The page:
Grigsby slides 9


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Grigsby slides 9

  1. 1. Chapter 9Comparative Politics II Interest Groups, Political Parties, and Elections
  2. 2. Interest Groups• Any collection of people trying to influence government• Nonpublicly accountable organizations that attempt to promote shared private interests by influencing public-policy outcomes
  3. 3. Interest Groups Differfrom Political Parties• Goals • Parties acquire power through elections • Interest groups focus on specific issues rarely represented in government• Nature of memberships • Parties seek broad support • Interest groups have a narrower membership• Numbers • Rarely more than 10-12 parties • No limit on number of interest groups
  4. 4. Who Belongs?• Pluralist view - Multiplicity of groups - Varied interests - Optimistic view• Elite view - Majority from middle- and upper-classes - Domination by business-related interests - No organization by lower classes
  5. 5. Interest Groupsand Government• Interest groups presuppose an existing government worth trying to influence.• As government grows, so do interest groups.• Some interest groups take on government functions (corporatism).• The bureaucracy has become one of the biggest and most powerful interest groups of all.
  6. 6. Big Money• The single most important factor in interest group success • Danger: “the best Congress money can buy.” • Corruption (public office for private gain)• Soft Money • Contributing to parties and interest groups not directly working for a candidate’s election campaign. • “If you don’t give, you get no access.”• U.S. campaigns lengthy and costly
  7. 7. Political Action Committees (PACs)• Set up specifically to contribute money to election campaigns• Originally an idea of labor unions• Biggest spending from business• Bulk of contributions to incumbents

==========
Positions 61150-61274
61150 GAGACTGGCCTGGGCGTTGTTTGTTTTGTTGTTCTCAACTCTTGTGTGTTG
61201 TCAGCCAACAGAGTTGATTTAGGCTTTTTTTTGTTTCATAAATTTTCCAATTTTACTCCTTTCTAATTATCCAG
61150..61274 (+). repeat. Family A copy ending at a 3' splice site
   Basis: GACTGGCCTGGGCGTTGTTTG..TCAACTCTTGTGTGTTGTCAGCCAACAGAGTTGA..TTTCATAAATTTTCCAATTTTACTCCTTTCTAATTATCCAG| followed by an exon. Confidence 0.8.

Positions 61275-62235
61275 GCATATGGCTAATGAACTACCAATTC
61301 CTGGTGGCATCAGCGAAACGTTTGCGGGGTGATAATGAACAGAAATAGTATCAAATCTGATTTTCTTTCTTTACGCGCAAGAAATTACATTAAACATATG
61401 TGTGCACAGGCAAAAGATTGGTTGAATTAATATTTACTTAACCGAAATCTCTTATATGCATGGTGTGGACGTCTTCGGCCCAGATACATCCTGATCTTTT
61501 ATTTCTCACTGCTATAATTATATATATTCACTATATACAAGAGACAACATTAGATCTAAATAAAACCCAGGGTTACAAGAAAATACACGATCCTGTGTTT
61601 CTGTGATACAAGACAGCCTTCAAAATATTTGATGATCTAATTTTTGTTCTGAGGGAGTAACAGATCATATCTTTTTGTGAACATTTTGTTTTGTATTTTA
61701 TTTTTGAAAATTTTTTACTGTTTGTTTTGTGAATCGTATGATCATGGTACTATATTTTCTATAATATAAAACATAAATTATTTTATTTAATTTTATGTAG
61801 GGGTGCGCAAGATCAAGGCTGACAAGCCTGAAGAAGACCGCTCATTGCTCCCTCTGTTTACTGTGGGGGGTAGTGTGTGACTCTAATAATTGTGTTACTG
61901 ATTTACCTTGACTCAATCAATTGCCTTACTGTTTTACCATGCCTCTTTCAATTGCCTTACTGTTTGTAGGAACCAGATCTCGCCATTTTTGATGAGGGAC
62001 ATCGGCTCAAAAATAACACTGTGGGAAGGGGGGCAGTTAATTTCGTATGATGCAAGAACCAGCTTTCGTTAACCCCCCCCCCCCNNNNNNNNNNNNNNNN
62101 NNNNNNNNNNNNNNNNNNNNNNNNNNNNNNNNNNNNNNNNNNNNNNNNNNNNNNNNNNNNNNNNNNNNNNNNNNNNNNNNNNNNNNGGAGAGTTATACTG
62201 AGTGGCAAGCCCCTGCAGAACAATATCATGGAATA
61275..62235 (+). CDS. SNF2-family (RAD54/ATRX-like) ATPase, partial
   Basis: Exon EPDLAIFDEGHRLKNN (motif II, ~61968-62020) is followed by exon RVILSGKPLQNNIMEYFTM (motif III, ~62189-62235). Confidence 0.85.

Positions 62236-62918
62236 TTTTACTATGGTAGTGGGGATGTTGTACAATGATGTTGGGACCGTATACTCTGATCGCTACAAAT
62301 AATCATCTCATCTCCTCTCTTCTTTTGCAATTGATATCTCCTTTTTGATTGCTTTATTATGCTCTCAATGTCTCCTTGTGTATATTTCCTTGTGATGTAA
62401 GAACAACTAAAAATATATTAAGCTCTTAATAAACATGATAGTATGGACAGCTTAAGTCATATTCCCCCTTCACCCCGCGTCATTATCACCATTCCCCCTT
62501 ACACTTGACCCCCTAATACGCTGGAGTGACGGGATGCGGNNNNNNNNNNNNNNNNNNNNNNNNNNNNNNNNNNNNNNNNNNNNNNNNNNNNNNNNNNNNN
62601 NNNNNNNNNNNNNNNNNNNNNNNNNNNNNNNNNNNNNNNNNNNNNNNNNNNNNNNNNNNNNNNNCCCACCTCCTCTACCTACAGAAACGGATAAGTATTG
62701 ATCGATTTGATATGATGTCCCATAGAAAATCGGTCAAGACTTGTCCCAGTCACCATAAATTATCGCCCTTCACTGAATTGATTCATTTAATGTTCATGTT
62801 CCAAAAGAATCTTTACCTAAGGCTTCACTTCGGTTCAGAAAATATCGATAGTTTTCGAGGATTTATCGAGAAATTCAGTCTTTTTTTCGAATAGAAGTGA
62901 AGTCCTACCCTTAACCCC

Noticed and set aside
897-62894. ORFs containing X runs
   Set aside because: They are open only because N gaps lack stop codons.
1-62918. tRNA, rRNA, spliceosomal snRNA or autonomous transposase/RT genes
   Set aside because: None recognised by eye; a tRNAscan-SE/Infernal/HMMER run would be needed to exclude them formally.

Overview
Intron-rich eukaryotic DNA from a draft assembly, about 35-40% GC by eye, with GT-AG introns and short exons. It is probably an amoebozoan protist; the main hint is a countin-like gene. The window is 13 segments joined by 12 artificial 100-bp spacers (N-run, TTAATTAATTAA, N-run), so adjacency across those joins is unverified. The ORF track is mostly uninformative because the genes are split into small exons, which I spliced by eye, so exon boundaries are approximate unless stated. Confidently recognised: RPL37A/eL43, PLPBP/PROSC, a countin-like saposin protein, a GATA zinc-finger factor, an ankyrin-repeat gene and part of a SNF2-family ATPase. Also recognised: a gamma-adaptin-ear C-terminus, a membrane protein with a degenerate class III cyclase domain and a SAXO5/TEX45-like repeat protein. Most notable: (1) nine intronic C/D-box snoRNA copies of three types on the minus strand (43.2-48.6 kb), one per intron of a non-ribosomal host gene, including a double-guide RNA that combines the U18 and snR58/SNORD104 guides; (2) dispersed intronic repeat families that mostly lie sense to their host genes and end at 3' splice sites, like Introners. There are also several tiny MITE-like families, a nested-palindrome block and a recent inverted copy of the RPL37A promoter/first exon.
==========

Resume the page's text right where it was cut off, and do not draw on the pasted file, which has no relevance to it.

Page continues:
8. 8. Interest Group Strategies• Approaching lawmakers• Approaching the administration• Approaching the judiciary• Appeals to the public• Demonstrations• Violent protest “Violence is as American as cherry pie.” -- Black radical H. “Rap” Brown
  9. 9. Finding a Balance Good of all vs. Good of particular groups There must be no “particular wills” to muddy and distort the “general will,” that which the whole community wants. -- Jean-Jacques Rousseau
  10. 10. Political Partiesand Party Systems
  11. 11. Political Party• Group seeking to elect office- holders under a given label Exist in almost all present-day societies, democratic or not Weak in U.S.
  12. 12. Functionsof Parties• Bridge between people and government• Aggregation of interests• Integration into the political system• Political socialization• Mobilization of voters• Organization of government
  13. 13. Parties inDemocracies• Centralization • Degree of control exercised by national headquarters• Setting government policy • Executive must work with legislative• Party participation in government• Financing the party • Dependence on interest groups
  14. 14. ClassifyingParties• Left (liberal)• Center-left• Centrist• Center-right• Right (conservative)